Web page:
Because the film’s whites are mostly kind and slavery is not so terrible, the Haitian Revolution becomes a war of choice. Suzanne, changed from a slave into a free person, opposes Toussaint’s desire to take up arms, seeing it as a vengeful inability to forgive slights. She begs him to leave “politics” alone and to “stop meddling in whites’ affairs” (Ep. 1, 30:00–:20). Acting as if overturning slavery was unnecessary, she complains, “I know your father was thrown in the water… [and] your sister was raped and assassinated, but….” As she struggles in vain to persuade Toussaint to return to growing sugar, she exclaims, “You have a wife, kids and land! Are you even thinking of us?” (Ep. 1, 43:42 – 43:54).
Another way in which the film makes the war seem unnecessary is that it omits Napoleon’s reestablishment of slavery in 1802. This brutal decree was enacted first on Guadeloupe, and news arrived quickly in Saint-Domingue; former slaves there justifiably feared that Leclerc’s forces had the same objective. Yet instead of making the battle against Leclerc into one for their very freedom, the film’s war results exclusively from Toussaint’s issuing an unnecessary constitution, despite the kindly white general Laveaux telling him it is a bad idea. Other than one massacre by Rochambeau mentioned in passing, French atrocities of the War of Independence are never seen or spoken of. Nowhere does the film suggest that the freedom-loving Napoleon or the principled Leclerc would have re-enslaved anyone.
The violence in the film is in fact almost entirely by blacks against whites. Whenever corpses are shown, they are the work of savage rebels. The only person we see lynched is a beautiful white woman, whose blond ringlets dangle from the tree. The religion of Vodou is depicted very pejoratively, as if it bore responsibility for slaves’ murderous behavior. Its strange ceremonies – in which priests yell “Kill the whites!” – are contrasted with peaceful Catholic ones. After the fury of the 1791 Bois-Caïman ceremony, in which worshippers dance, drink pigs’ blood, ask the lwas (spirits) to possess them, and swear an oath to exterminate les blancs, worshippers begin overrunning plantations and hacking whites to death (Ep. 1., 30:31 – 37:01). The film shows white generals eschewing violence, while racist mulattoes who hate blacks urge the French to attack them savagely. While French soldiers scrupulously obey the laws of war, black rebels ambush them and slash them to death with machetes (Ep. 1, 01:02:35 – 01:04:40; 01:05:47 – 01:06:20).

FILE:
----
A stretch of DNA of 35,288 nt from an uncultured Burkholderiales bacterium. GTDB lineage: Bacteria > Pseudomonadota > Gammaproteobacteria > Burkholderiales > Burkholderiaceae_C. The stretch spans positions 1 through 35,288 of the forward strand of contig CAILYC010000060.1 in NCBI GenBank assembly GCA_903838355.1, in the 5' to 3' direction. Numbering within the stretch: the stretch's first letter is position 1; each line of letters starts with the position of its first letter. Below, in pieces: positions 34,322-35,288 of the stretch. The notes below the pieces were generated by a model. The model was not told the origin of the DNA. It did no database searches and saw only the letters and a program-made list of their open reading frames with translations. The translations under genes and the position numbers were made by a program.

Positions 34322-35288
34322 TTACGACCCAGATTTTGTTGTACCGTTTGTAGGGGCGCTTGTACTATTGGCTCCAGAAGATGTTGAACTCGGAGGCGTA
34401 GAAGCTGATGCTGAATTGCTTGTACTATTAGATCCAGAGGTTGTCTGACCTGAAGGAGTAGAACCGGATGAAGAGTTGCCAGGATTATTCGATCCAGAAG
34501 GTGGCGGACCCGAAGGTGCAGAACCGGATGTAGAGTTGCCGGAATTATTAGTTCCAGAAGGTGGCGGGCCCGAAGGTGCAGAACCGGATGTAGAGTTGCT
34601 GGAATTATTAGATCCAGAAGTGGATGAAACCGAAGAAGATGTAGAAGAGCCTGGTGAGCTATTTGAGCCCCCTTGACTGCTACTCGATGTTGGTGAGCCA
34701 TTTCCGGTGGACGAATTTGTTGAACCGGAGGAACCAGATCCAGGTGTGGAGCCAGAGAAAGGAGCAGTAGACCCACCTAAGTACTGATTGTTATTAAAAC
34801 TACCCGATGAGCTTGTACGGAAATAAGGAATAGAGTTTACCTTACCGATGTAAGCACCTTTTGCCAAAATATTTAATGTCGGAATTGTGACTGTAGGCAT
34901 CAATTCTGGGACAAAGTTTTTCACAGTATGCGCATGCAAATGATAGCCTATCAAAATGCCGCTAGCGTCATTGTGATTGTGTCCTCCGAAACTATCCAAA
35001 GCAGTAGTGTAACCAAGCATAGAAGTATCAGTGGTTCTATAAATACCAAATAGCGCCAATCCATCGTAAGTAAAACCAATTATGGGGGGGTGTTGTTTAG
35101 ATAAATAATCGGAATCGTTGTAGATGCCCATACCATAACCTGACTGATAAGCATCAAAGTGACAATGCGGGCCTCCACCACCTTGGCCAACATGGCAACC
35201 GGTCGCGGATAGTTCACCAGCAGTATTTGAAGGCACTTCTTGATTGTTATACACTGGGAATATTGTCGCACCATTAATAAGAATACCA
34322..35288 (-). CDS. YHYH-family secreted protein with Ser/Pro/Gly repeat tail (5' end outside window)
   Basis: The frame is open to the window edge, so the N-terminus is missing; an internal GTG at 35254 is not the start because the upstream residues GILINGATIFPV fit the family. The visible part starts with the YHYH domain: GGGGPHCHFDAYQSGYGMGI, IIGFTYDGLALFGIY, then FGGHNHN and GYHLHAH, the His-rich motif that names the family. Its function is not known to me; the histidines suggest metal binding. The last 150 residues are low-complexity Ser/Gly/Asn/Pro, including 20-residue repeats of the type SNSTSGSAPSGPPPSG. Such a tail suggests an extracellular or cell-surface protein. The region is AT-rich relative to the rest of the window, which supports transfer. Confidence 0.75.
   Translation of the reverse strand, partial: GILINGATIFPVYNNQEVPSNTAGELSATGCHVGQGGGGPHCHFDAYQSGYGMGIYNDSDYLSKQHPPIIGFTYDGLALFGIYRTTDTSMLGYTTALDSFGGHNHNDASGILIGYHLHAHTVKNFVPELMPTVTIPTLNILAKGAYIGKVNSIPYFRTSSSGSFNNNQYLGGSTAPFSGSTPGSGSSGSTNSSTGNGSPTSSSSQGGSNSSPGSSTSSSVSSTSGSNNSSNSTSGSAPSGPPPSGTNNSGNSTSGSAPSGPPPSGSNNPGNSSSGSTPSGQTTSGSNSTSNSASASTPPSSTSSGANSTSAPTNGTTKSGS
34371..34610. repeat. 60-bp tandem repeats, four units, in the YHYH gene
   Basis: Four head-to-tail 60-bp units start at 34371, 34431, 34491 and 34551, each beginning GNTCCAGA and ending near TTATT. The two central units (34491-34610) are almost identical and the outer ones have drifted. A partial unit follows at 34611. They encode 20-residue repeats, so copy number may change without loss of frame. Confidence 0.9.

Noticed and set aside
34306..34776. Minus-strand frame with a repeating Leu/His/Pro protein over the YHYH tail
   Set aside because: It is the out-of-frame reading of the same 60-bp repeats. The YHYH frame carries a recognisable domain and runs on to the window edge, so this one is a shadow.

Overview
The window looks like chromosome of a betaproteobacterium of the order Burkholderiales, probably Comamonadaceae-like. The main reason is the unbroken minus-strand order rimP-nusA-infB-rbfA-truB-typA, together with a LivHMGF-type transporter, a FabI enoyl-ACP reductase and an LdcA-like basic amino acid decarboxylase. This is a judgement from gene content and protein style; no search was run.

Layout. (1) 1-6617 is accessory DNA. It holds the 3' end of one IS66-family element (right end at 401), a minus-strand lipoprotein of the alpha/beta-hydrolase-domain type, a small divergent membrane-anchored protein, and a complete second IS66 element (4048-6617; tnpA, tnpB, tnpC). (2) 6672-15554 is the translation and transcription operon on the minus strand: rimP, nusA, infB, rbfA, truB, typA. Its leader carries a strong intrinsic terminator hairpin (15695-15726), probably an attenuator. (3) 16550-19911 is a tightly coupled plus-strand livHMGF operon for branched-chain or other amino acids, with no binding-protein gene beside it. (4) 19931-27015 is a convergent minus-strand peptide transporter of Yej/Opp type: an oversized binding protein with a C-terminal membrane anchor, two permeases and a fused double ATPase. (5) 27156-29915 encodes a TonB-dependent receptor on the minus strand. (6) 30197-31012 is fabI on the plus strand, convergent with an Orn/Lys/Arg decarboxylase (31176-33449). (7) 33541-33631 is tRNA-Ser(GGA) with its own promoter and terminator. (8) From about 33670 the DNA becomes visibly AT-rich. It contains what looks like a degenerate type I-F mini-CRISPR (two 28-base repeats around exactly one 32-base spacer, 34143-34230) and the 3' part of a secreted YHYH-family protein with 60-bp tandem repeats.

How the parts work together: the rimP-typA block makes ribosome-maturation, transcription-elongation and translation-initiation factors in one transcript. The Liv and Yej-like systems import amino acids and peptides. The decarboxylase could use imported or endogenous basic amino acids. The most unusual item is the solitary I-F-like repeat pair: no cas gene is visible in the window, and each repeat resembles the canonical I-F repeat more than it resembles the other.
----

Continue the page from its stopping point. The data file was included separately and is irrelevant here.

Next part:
These are not the only flaws in the film’s portrayal of history. Another involves making mulattoes and blacks absolute enemies even though they often banded together against French atrocities. Furthermore, the Spanish are shown as inherently deceitful in contrast to the French; the film has Spanish General Hermona try to kill Louverture’s family, even though the real Hermona liked Toussaint. The film also hints that Louverture was himself responsible for the disasters that befell him, from his proposing to Suzanne at a funeral (which she warned could only bring unhappiness) to his stubbornness over the Constitution. Finally, the film portrays the Revolution from the top-down, as led by generals, while the enslaved masses who drove the Revolution hardly appear.
Interestingly, even with this sugarcoating of slavery, some French intellectuals thought the film was too hard on whites. Far from complaining that the film sanitized French whites, these critics thought it made them appear too racist. Gérard de Cortanze, an editor at Gallimard, complained that the film “distorted historical truth so that whites appear to be supporters of slavery and négrophobes.” He suggested that the youth of France’s suburbs would riot after watching it. Alain Foix, the writer of a popular biography of Toussaint, insisted that the movie should have included the French abolitionist priest Henri Grégoire to show that whites were not all bad. He alleged that the movie distorted history in suggesting that Haitians had fought against the French, and that whites had fought against blacks.